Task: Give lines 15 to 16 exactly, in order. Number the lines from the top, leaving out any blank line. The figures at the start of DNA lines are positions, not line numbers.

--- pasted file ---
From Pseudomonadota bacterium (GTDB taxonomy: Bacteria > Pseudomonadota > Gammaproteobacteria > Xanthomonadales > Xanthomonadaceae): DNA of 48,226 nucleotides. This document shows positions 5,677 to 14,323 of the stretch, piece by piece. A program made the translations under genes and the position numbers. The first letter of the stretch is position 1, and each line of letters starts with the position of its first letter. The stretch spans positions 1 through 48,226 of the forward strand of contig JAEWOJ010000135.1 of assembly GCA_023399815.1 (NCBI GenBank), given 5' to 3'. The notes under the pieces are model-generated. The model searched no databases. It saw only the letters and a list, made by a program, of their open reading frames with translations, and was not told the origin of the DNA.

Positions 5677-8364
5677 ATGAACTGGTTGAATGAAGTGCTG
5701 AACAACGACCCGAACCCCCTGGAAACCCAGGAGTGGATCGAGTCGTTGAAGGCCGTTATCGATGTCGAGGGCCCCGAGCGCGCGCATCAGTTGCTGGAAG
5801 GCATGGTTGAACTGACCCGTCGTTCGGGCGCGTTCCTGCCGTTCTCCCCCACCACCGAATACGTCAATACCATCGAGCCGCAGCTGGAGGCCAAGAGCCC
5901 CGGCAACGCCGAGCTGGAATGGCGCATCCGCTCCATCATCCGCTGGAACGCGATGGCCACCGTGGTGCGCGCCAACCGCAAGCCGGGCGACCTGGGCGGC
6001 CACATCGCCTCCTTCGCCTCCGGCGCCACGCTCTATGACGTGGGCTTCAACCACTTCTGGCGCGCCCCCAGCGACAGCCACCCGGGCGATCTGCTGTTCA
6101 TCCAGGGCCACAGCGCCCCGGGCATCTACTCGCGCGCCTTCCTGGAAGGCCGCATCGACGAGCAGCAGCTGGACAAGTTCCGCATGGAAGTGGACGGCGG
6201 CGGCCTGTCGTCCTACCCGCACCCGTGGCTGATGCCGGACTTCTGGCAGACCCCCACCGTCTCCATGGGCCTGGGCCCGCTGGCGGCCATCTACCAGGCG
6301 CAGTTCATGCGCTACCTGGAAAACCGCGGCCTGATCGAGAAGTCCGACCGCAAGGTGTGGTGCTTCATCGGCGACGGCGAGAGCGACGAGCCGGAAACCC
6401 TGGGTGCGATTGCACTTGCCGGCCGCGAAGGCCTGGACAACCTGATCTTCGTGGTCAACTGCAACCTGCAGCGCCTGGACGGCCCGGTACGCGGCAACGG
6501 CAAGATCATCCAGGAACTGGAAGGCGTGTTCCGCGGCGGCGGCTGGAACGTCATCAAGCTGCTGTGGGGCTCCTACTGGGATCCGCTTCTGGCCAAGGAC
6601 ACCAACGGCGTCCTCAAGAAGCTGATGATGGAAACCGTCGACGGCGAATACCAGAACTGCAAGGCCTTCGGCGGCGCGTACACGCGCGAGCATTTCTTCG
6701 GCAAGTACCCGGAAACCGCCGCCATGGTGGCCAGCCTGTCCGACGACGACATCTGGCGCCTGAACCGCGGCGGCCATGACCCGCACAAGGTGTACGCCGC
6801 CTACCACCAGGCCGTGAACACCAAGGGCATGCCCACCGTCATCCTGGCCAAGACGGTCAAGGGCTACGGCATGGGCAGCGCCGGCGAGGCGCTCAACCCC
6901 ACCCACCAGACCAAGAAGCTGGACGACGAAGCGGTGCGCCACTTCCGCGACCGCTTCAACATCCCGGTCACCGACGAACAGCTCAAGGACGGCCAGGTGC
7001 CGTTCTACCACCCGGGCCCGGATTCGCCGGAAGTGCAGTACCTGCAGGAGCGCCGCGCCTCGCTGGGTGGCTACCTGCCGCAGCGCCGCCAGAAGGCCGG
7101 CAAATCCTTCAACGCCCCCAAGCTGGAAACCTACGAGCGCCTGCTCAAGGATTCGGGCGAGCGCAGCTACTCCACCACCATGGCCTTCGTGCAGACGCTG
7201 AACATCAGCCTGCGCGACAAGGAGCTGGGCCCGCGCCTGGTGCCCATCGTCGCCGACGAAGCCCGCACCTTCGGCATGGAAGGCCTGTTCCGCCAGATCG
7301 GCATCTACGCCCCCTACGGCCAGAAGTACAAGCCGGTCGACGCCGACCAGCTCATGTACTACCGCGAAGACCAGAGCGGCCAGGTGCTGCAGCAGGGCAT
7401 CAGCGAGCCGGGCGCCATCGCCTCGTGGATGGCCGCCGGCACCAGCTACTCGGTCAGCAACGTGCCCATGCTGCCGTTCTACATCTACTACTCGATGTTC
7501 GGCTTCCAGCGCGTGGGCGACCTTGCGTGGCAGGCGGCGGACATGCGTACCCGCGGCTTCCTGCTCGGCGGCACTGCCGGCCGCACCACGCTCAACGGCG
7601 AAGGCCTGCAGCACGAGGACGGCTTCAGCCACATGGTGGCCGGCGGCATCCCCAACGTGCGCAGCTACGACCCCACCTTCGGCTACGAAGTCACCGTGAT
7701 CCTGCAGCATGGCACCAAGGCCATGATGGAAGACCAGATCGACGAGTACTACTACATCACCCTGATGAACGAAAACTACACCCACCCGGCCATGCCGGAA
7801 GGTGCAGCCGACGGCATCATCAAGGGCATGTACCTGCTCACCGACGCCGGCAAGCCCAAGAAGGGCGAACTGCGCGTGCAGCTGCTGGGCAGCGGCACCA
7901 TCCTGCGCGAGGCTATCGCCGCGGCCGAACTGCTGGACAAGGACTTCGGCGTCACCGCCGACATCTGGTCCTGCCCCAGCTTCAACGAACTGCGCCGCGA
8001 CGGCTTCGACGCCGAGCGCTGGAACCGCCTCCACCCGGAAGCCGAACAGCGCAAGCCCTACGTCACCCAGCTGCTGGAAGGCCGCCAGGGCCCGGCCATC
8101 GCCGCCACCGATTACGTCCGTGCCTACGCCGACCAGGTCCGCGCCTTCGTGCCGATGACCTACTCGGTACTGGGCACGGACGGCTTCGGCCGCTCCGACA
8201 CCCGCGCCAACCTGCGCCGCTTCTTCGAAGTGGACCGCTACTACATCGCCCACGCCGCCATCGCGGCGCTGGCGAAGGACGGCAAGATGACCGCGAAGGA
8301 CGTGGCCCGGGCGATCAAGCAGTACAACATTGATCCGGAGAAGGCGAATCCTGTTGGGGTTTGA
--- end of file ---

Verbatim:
6801 CTACCACCAGGCCGTGAACACCAAGGGCATGCCCACCGTCATCCTGGCCAAGACGGTCAAGGGCTACGGCATGGGCAGCGCCGGCGAGGCGCTCAACCCC
6901 ACCCACCAGACCAAGAAGCTGGACGACGAAGCGGTGCGCCACTTCCGCGACCGCTTCAACATCCCGGTCACCGACGAACAGCTCAAGGACGGCCAGGTGC